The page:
G.Skill Ares F3-1600C8Q-16GAB 4x4GB Review (Page 2 of 10)

Page 2 - A Closer Look, Installation, Test System

The G.Skill Ares F3-1600C8Q-16GAB 4x4GB takes on a completely new heatsink design compared to other memory product lines from the company. The blue aluminum heatspreaders cover a slick black printed circuit board; carrying a low height profile for maximum compatibility. Aluminum is lightweight, and serves as a decent heat conductor, while lack of teeth at the top compared to the Ripjaws will ensure that the Ares will fit neatly under any aftermarket heatsink. Generally speaking, it is only negligibly taller than modules with no heatspreaders at all. This is especially useful for systems equipped with side mounted CPU heatsink fans adjacent to the memory slots, so the G.Skill Ares can piggy-back off the generated airflow without interfering with anything. Whether you like to call it marketing gimmick or whatnot, it is almost impossible nowadays to find performance memory without any form of a heatspreader attached, haha. They do undeniably serve a purpose in dissipating heat, but for most memory modules, unless run at a voltage significantly over designed voltages -- which you won't, special thanks to integrated memory controllers on Intel processors -- this feature is certainly not a requirement. But I will admit they look pretty cool in any windowed chassis.

The heatspreader design of the G.Skill Ares modules is symmetrical, which is fairly logical because memory ICs reside on both sides of the PCB. Besides functional purposes, it also improves the look. A mid-sized label is applied over the center of both sides of the heatspreader; with G.Skill's logo near the western edge, and 'Ares' branding on the eastern edge, both printed in white. A distinct stylized pattern is embossed into the surface of the blue heatspreaders, as shown in our image above. Meanwhile, a specification label covers over the branding label on one side of each module. It lists the kit name (G.Skill Ares F3-1600C8Q-16GAB 4x4GB), frequency, latencies, bandwidth, voltage, and the module's memory capacity. The serial number underneath the bar consists of a long string of numeric characters; the last digit is consecutive to the value listed on the other module to indicate that they come from the same box. Our particular unit is manufactured in February 2012.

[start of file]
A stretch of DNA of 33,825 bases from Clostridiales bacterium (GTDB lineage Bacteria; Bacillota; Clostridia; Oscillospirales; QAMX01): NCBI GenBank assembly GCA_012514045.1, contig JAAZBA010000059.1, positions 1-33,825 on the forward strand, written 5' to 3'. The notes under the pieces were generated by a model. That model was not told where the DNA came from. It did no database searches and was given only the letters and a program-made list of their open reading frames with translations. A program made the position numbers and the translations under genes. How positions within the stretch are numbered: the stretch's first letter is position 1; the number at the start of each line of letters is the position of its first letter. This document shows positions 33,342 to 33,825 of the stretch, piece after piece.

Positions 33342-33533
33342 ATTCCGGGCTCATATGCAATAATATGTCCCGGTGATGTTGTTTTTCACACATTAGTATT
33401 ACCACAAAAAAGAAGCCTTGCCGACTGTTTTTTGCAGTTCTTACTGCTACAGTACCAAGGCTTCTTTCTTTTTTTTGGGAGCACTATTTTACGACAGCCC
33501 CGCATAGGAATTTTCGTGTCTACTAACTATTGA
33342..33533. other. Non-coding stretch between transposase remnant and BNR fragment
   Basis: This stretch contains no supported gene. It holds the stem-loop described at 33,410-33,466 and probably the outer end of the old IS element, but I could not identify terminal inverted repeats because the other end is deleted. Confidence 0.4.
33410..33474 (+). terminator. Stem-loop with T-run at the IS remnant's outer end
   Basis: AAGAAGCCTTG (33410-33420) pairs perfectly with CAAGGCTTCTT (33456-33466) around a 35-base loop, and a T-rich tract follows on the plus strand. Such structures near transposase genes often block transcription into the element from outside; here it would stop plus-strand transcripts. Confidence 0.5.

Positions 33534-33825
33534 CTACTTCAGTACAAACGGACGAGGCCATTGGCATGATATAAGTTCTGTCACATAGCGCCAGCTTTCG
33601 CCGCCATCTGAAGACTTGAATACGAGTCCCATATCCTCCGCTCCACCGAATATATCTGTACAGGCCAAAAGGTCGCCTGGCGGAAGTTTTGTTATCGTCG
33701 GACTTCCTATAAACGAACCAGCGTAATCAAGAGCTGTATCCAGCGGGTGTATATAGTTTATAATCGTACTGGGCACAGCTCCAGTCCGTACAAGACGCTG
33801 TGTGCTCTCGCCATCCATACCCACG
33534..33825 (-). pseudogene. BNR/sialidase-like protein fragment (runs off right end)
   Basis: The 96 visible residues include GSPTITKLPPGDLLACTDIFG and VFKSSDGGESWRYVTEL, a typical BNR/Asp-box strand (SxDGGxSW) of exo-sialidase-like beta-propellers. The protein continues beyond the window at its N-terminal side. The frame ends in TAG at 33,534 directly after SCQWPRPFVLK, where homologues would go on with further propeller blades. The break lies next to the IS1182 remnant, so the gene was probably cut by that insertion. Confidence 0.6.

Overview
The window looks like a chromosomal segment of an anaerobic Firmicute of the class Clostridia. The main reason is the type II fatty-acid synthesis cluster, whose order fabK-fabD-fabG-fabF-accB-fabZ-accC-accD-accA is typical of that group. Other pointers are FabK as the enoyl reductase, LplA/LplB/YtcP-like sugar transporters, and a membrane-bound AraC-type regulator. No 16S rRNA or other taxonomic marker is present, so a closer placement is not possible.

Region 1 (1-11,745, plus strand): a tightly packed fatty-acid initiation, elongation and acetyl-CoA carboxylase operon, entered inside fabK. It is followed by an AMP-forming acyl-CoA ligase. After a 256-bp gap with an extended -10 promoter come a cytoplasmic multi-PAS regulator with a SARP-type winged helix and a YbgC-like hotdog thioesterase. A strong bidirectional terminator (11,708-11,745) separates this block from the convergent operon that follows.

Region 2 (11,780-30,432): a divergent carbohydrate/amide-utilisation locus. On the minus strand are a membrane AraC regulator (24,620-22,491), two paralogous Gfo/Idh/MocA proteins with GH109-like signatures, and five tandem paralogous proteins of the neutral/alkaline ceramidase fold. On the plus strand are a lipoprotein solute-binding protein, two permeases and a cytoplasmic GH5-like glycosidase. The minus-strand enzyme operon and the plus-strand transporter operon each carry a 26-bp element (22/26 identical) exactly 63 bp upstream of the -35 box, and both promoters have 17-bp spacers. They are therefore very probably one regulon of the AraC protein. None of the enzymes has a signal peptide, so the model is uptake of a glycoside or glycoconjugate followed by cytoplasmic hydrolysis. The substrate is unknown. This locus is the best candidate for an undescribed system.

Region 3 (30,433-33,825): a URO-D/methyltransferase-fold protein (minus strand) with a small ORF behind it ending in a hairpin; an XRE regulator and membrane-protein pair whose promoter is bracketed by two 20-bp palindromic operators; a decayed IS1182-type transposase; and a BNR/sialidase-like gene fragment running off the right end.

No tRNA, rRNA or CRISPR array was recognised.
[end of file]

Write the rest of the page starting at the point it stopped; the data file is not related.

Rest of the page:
As you can see more clearly in our photo above, the G.Skill Ares has a very nice black PCB. Meanwhile, its heatspreader on top is composed of two separate pieces, which are interlinked by the two clips at the top near the edges. The heatspreader is held to the module itself by a strip of thermally conductive adhesive, and each half part of the heatsink is aligned by a reciprocating teeth. The adhesive force between the two heatspreader and memory ICs are not particularly strong, so the user can easily take them off with bare hands without risking any damage to their memory modules.

From our above photo, it should also be clearer on how the heatspreaders are designed. The Ares heatspreaders are completely flat at the top for a low profile design, and meets its corresponding clip from the other half piece at the top for a complete symmetrical design. Since the custom shaped heatspreaders are made out of very thin aluminum, it does not hold a lot of heat, therefore dissipates heat energy relatively quickly into the surrounding environment. Despite using very thin aluminum, the heatspreader does not extend significantly beyond the area of the PCB, so there is nothing to be bent accidentally. In the end, if you are going to be pushing your system to the limits with high memory voltages, the heatspreaders may be beneficial to improve system stability and overclocking potential (But you probably won't, thanks to Intel as aforementioned). On the other hand, since you will probably never need to remove them due to its low profile design, the fact that the RAM will function just fine without the heatspreaders is certainly not anything of our concern at this point.